One of the nurses there adopted me as my Kenyan mother and named me Kiprop, within a week she was referred to by Kenyan staff and volunteers alike as Mama Kiprop, which showed me how well I had fitted in. I then spent some time with the consultants which was very interesting. My role was mainly just observational, but I did get shown how to take blood pressure etc. and help out with the more basic aspects of the consultations.
I also spent some time in the lab helping to do pregnancy, malaria, HIV and many other tests. The lab was great because I had a lot more to do compared to the other areas. Working at the clinic really opened my eyes to the differences between Africa and home; the Kenyan patients were willing to wait for very long periods of time to be treated, much longer than I would want to wait at home. They also arrived whenever they liked, which meant that some days were incredibly busy and some days we didn’t have a single patient until 10:30.
One of the main, but more superfluous, differences was summed up by one of the consultants one morning; “Because it is winter in Kenya at the moment we are getting a lot of babies with the common cold”. I found this incredibly amusing, having just left the British summer to experience warmer weather in Kenya.
As well as working at the clinic all the medical volunteers went on a weekly outreach trip to local schools where we treated minor injuries and advised the children on hygiene and cleanliness. We also went to local orphanages helping out as best we could with the decorating and organising an afternoon of Olympics themed fun. These were the only times I really got to interact with Kenyan children and always provided me with yet more highlights.
The outreach trips always left me with a sense of having really helped somebody and made a difference. I was always amazed how the children reacted to the treatments, they realised that it was necessary and never cried out or flinched. The visits to the orphanages were great fun and I can only hope that the children enjoyed it as much as I did.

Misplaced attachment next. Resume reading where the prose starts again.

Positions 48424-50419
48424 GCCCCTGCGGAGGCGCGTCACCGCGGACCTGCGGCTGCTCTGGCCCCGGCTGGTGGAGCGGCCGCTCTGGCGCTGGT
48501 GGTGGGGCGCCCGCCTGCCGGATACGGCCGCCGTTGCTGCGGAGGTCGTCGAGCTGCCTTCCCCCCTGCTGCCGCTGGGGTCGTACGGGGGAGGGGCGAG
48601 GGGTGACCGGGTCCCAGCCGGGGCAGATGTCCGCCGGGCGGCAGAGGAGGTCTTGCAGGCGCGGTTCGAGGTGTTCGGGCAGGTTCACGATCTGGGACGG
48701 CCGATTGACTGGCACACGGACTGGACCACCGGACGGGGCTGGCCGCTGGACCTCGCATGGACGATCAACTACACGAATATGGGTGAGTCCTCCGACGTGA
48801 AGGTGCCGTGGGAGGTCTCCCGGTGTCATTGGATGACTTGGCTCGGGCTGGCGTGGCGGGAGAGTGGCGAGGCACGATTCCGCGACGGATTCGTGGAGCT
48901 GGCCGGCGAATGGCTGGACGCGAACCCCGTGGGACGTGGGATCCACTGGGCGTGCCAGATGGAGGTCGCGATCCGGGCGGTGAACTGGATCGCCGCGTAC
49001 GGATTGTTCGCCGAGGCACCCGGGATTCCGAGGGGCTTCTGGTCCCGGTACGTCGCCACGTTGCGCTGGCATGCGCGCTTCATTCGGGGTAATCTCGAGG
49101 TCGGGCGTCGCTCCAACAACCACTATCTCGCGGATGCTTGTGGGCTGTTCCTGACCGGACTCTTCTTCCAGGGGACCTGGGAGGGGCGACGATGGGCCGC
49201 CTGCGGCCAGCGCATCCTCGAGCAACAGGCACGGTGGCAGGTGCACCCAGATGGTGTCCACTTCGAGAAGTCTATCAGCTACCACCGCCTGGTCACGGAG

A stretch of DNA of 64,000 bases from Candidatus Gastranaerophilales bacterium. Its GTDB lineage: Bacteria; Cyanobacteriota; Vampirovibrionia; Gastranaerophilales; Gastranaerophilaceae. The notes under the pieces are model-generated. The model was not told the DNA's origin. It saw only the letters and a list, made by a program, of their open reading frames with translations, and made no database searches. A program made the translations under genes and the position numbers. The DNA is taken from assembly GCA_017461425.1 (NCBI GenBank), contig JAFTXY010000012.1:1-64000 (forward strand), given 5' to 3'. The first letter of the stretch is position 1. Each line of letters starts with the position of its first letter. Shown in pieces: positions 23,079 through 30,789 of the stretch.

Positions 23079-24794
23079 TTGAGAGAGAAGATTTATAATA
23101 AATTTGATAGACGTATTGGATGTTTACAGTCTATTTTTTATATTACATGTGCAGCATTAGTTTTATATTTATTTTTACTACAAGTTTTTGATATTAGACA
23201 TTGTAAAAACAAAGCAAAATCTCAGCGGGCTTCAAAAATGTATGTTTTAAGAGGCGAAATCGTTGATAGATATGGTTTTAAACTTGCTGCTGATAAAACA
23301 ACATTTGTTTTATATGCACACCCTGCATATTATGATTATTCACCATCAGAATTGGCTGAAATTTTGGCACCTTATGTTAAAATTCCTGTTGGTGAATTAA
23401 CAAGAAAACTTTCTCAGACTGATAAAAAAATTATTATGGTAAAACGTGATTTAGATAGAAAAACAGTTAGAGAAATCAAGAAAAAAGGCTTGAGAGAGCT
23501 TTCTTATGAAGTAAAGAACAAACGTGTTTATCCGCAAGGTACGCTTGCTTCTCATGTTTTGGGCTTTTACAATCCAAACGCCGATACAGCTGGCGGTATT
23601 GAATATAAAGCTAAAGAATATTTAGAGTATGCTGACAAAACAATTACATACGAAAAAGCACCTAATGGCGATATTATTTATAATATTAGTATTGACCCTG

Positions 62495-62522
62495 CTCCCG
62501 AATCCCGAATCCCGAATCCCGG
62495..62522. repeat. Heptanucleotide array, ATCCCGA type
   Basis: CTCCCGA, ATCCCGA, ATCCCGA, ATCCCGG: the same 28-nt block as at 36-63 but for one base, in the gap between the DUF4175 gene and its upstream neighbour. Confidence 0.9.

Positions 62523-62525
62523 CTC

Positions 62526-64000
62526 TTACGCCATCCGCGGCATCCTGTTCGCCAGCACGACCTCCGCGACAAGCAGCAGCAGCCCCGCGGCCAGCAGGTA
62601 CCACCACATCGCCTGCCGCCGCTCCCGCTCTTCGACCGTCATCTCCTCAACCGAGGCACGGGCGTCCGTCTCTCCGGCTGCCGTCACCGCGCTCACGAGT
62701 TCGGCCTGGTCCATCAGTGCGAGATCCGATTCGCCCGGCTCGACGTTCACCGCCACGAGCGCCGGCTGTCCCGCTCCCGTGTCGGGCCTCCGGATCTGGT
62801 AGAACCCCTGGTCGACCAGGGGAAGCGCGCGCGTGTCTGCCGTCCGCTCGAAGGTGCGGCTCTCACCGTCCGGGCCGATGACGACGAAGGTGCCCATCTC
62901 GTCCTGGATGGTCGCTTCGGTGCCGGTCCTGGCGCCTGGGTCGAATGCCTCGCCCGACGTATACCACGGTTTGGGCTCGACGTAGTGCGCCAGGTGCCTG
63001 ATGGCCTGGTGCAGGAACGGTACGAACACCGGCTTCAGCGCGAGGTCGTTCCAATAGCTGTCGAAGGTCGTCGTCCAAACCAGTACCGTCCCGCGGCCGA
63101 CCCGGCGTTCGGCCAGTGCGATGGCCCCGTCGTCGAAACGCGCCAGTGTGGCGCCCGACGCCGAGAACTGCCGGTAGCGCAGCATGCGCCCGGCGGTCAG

The weekend trips provided yet more highlights of what was rapidly becoming one of the best months of my entire life. I took every opportunity to see as much of Kenya as possible and I wasn’t disappointed, the scenery in the national parks of the Maasai Mara and Hell’s gate was truly breath-taking. I was amazed how close we could get to the wildlife and I never expected to see the sheer number of animals that I did.
I got to visit a Maasai village and was fascinated to see how these people lived, the same way that they have for hundreds of years. I also visited Mombasa which was a very different city to Nakuru and emphasised the diversity of the country, there were a few nice beaches there too. The trips we took at the weekends provided me with some of the most spectacular scenery I have ever seen, some great times with the other volunteers and more confidence to travel around a foreign country and the knowledge of how to react in certain situations.
The experience of a lifetime
My month in Kenya is undoubtedly an experience I will treasure for the rest of my life. I have made some great friends and memories that will last for the rest of my life. I learnt so much that will help me in the future, not just in the medical field but about myself and the diversity of people and cultures in the world.